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Anyone who has ever shared seated public space with men has probably encountered “manspreading.” The act, in which men ignore unspoken courtesies and exceed their allotted space by rudely spreading their legs–thereby taking up more than one seat or invading the personal space of those seated next to them–has become so common that it became a word in the Oxford Dictionary in 2015.
Could the answer to manspreading be not to teach men better behavior, but to fashion a chair that makes the spreading of men’s legs more difficult?
That’s what 23-year-old University of Brighton student Laila Laurel set out to explore with a project for her 3D craft and design program. Laurel designed a chair that physically stops men from letting it all hang out.
For her ingenuity, Laurel was awarded the Belmond Award for emerging talent in the design industry, which seeks to recognize imaginative and cleverly presented ideas.
Good news from the @NewDesigners showcase in London - our 3D Design and Craft student Laila Laurel has won the Belmond Award for her work 'A Solution for Man Spreading'.— University Brighton (@uniofbrighton) July 4, 2019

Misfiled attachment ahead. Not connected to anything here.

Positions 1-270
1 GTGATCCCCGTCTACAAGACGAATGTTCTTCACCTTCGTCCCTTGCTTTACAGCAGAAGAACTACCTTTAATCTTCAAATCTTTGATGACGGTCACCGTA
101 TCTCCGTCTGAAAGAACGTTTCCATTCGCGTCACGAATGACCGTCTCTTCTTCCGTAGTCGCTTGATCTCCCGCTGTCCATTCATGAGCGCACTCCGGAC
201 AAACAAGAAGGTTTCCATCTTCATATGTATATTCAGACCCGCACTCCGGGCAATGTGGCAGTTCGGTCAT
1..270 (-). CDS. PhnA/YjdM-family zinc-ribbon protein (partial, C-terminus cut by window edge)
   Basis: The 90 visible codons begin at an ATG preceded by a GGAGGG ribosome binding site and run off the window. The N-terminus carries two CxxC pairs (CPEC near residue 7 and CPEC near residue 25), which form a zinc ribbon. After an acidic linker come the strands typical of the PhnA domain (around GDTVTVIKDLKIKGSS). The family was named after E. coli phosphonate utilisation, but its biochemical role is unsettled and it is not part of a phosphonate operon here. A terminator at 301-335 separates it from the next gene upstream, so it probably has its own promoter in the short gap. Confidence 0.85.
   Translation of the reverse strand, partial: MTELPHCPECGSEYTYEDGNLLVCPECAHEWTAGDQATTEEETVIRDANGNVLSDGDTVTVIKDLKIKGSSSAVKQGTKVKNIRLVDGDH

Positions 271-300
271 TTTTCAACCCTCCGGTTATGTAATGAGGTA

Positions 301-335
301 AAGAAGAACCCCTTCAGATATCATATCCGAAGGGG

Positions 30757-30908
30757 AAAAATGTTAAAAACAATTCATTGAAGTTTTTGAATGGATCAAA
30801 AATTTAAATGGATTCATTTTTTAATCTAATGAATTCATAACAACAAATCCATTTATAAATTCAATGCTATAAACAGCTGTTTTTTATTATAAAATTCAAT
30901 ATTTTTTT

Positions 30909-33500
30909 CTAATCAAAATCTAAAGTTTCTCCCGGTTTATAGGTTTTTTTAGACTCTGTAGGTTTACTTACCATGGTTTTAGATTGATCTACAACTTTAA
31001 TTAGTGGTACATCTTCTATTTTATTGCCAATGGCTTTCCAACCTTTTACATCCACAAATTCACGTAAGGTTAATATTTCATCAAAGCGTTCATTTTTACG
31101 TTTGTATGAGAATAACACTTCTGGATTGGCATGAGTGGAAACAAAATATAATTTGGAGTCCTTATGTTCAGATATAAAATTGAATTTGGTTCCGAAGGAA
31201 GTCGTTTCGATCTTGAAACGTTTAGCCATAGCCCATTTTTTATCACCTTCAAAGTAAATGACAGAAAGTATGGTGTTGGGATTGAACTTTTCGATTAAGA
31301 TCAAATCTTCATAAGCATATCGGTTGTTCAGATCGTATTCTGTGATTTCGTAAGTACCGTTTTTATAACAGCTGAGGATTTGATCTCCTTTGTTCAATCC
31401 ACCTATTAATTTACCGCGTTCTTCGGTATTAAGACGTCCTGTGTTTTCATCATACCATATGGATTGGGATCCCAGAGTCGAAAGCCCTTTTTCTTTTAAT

Laila will now be comissioned to design a product for one of @Belmond's properties. Well done Laila! pic.twitter.com/C9W1zAaLW0
In addition, she also created a female version of the chair which encourages women to take up more space, defying typical social constructs. The idea behind her project was to challenge the way both men and women think, opening a dialogue in the process.
Unfortunately, the conversation she hoped to inspire quickly went south when “men’s rights” yahoos heard about the chair and started attacking her online. Laurel was forced to make her Instagram account private after receiving rape threats and unsolicited dick pics.
“Has she forgotten that we have something between our legs that stops us from closing [them] comfortably?” wrote one outraged manspreader.
Laurel’s art project made its way to the r/DankMemes subreddit where dudes patted themselves on the back for really giving her the business through memes.
Change my mind from dankmemes
Maybe men should just close their dang legs in public in the first place, and women wouldn’t have to create chairs to solve the problem.
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Stacey Ritzen is a reporter and editor based in West Philadelphia with over 10 years' experience covering pop culture, web culture, entertainment, and news. You can follow her on Twitter @staceyritzen.